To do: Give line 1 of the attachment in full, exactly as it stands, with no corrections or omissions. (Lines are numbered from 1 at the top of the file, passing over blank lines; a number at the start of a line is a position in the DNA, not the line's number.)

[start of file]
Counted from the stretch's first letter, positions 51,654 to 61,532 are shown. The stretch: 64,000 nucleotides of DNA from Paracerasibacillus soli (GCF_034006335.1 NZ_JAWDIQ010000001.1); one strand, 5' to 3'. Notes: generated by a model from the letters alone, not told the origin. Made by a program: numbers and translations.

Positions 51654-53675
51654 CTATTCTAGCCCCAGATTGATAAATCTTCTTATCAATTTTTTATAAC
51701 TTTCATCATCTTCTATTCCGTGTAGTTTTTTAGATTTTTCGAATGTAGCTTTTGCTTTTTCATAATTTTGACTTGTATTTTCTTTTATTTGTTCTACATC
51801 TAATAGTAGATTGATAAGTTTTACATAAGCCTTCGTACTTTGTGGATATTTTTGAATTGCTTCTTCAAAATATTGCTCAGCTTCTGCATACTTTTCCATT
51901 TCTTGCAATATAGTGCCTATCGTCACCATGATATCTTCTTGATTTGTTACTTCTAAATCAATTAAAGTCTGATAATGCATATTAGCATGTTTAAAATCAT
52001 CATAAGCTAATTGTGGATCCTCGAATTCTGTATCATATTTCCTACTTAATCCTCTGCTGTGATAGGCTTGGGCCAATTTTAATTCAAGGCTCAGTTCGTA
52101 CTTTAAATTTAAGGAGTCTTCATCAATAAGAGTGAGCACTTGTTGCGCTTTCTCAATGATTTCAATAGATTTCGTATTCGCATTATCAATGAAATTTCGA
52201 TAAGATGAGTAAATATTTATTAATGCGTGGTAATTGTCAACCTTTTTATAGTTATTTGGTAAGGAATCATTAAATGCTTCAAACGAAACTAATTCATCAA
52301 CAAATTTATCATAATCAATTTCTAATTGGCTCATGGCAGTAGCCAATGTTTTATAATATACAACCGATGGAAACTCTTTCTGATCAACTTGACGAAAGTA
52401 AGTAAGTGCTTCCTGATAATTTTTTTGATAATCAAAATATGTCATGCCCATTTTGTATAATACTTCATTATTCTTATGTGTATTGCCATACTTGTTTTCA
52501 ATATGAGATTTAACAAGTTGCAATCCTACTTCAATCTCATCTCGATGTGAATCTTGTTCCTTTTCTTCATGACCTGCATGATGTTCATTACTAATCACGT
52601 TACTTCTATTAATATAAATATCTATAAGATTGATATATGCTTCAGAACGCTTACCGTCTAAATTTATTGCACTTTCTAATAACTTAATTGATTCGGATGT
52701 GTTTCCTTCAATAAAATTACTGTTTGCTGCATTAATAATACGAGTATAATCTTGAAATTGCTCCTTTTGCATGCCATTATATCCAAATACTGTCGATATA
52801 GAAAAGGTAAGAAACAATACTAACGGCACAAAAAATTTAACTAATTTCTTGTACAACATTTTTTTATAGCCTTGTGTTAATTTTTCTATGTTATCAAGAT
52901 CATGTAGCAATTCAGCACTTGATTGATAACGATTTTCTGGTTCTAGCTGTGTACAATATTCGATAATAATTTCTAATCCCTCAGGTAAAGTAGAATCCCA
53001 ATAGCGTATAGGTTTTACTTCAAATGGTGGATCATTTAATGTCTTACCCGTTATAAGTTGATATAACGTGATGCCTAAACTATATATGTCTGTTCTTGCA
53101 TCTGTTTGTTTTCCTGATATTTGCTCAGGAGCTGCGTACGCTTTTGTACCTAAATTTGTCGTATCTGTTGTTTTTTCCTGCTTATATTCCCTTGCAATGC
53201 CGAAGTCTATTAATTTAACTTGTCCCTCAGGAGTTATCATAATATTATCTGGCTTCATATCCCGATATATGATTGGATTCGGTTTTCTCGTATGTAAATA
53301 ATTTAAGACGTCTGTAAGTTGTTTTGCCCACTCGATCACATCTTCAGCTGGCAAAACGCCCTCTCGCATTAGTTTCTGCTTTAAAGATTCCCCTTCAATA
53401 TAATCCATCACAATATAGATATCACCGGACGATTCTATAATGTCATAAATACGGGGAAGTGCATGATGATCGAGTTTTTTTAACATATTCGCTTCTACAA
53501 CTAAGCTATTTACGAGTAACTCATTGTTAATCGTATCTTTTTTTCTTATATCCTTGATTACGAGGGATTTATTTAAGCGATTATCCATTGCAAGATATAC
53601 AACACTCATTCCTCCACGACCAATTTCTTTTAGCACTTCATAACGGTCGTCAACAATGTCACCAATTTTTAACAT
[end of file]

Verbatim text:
Counted from the stretch's first letter, positions 51,654 to 61,532 are shown. The stretch: 64,000 nucleotides of DNA from Paracerasibacillus soli (GCF_034006335.1 NZ_JAWDIQ010000001.1); one strand, 5' to 3'. Notes: generated by a model from the letters alone, not told the origin. Made by a program: numbers and translations.